[C] riot is a loose term of moral judgment, a censure, not a scientific concept and therefore we cannot assume that ‘rioters’ are a correctly classified, homogeneous, group of people – there is a huge difference between leading a gang of hoodies on a looting rampage and being unable to say ‘no’ when a rioter offers some stolen goods [3];

[D] as Hegel taught us, there is a worthwhile distinction between the thing in itself, e.g. the actual behaviour, and the thing for itself, e.g. its social meaning, and so we should not assume to know the state of mind of the ‘rioter’ from what his or her activity means to us – their mind-sets or intentions were neither idiotic nor revolutionary just because we attributed idiocy or radicalism to their actions;

[E] Western economies are indisputably experiencing what economists call an ‘under-consumption’ crisis, meaning that reduced state expenditure, a credit squeeze, high unemployment, low savings rates and low growth have combined to hold back consumer spending. In a word, we all have cash flow problems right now; there is a system problem and it is a normal stage of the economic cycle.

Different explanations are required for different phenomena, and different explanations generally produce different moral judgments and policy responses. Whichever way you explain and judge the riots, the issue is at the heart of why the public so often see the UK as a country that ‘has gone to the dogs’. Like the denizens of Shameless, the riots are ultimately an embarrassment to right, left and middle. They testify to generations of failure – I would say three to be precise – and it is a failure of the basic business model.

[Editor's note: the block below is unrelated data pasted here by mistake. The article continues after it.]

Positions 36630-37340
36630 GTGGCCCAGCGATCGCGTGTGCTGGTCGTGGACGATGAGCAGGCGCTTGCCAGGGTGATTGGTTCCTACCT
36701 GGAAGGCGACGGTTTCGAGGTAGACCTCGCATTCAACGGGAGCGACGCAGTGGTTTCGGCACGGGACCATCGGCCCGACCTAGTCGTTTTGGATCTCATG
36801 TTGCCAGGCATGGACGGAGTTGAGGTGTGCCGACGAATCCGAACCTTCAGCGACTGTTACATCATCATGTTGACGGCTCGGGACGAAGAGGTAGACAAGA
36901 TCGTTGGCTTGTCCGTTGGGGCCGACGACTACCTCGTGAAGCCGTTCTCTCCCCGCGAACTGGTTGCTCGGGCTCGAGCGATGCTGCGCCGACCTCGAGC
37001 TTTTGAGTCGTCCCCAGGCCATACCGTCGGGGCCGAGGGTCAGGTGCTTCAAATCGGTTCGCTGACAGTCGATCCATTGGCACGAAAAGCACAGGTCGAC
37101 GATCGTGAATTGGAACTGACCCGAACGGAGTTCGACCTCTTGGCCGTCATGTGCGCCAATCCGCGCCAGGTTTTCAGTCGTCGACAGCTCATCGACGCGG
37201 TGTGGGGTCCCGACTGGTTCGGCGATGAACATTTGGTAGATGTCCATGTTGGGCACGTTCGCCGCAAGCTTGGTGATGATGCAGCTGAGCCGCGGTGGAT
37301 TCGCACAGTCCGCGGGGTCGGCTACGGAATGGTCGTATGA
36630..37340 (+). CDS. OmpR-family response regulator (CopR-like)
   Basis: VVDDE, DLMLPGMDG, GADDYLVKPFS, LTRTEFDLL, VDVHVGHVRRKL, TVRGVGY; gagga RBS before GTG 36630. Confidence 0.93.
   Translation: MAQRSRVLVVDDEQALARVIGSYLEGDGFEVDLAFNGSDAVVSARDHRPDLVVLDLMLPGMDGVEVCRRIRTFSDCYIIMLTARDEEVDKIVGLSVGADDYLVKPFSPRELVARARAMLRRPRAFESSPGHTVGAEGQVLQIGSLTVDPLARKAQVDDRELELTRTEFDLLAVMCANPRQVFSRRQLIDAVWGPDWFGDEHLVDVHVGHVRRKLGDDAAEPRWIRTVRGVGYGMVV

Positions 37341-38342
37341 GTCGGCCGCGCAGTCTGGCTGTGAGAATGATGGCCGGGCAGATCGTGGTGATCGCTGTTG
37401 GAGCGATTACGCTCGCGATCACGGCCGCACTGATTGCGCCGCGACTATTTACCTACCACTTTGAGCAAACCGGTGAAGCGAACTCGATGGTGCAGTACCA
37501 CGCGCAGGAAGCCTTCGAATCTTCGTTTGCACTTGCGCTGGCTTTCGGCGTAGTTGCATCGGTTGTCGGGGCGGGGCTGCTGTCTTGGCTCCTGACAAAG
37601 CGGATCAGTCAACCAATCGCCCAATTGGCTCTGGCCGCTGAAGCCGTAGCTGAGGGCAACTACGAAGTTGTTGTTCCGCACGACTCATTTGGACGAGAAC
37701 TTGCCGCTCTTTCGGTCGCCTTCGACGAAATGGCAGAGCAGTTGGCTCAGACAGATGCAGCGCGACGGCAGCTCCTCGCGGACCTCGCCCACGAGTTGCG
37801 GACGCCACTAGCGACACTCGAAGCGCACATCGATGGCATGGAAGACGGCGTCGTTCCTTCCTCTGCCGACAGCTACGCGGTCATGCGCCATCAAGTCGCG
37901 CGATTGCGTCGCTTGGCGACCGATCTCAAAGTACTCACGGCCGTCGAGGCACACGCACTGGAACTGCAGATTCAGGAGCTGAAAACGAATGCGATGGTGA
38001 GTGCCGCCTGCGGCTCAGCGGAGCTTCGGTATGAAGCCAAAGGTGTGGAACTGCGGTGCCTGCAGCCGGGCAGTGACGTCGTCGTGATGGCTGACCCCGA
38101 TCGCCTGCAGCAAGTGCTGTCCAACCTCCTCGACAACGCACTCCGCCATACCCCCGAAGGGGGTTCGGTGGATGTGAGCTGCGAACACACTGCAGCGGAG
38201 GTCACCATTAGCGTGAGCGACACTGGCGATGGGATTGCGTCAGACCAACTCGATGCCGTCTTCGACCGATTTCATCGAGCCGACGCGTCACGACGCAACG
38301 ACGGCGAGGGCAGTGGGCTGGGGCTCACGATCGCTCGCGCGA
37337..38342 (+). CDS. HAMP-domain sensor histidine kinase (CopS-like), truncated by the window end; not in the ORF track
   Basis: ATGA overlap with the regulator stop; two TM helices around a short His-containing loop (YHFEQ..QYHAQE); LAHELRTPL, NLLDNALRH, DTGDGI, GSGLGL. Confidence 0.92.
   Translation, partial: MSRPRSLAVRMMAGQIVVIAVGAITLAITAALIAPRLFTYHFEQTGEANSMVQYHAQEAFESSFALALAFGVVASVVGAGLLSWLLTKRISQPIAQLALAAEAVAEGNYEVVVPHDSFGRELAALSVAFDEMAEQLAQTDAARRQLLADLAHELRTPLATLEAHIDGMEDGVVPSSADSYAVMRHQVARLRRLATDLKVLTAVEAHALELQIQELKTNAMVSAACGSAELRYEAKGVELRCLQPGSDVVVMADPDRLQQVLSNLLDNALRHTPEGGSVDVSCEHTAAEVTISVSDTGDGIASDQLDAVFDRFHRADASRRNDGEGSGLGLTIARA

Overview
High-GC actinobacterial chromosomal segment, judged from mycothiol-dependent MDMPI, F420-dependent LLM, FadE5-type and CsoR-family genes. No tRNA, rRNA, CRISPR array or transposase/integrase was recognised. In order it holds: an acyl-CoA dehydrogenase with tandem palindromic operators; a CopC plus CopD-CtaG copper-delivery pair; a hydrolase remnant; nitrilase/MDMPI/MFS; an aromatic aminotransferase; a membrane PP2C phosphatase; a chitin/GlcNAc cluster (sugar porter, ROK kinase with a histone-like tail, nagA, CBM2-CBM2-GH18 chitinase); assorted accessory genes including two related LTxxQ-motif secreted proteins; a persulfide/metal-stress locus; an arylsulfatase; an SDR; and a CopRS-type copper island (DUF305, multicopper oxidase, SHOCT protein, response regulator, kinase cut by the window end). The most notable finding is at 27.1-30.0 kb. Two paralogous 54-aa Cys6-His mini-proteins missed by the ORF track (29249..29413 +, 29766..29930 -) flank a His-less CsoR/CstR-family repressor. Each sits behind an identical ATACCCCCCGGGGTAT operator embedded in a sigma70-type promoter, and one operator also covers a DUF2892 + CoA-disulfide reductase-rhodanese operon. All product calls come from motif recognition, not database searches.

A failed business model

The classic business model of capitalism, namely that if we run everything as a business everything will be fine, has been put to the test during 30 years of Thatcherism and neo-Thatcherism and has been found palpably wanting, and even hugely damaging sociologically. As many economists of various schools have pointed out, there is a moral and political element in all business and we ignore it at our peril.

Put another way, an association based solely on work, ambition and growth in competition with others is likely to produce no society at all – merely a war of all against all, as Hobbes called it, with the death or destruction of all bar the strongest. I’ve been watching The Borgias – Machiavelli’s in that too but that Borgia Pope is a role model for a life of crime.

You simply cannot do business in an amoral way and expect there not to be a black market, sustained criminality, explosions of popular revolt and mass mimicking. Setting a bad example in business is to lay down bad fundamentals in society: see ‘Crime riots stoked by mistrust of politicians’and ‘Miliband must switch focus from Tripoli to London’.

Compounding the inherent weaknesses and downright failures of business, since the last riots in Toxteth and Tottenham we have had 30 years of lenience towards the negligence, greed, opportunism and corruption of the wealthy and powerful; bankers, MPs, top civil servants, ‘fat cat’ executives in all sectors, newspaper proprietors and all manner of private companies in PPI scams, intertwined in an obscene group grope whilst nonchalantly milking and destroying the public sector. This self-same de-regulated capitalist world, simultaneously and hypocritically, promotes a culture of punitiveness towards everyone else and has had to build many new prisons to house the biggest population of criminalized people in Europe.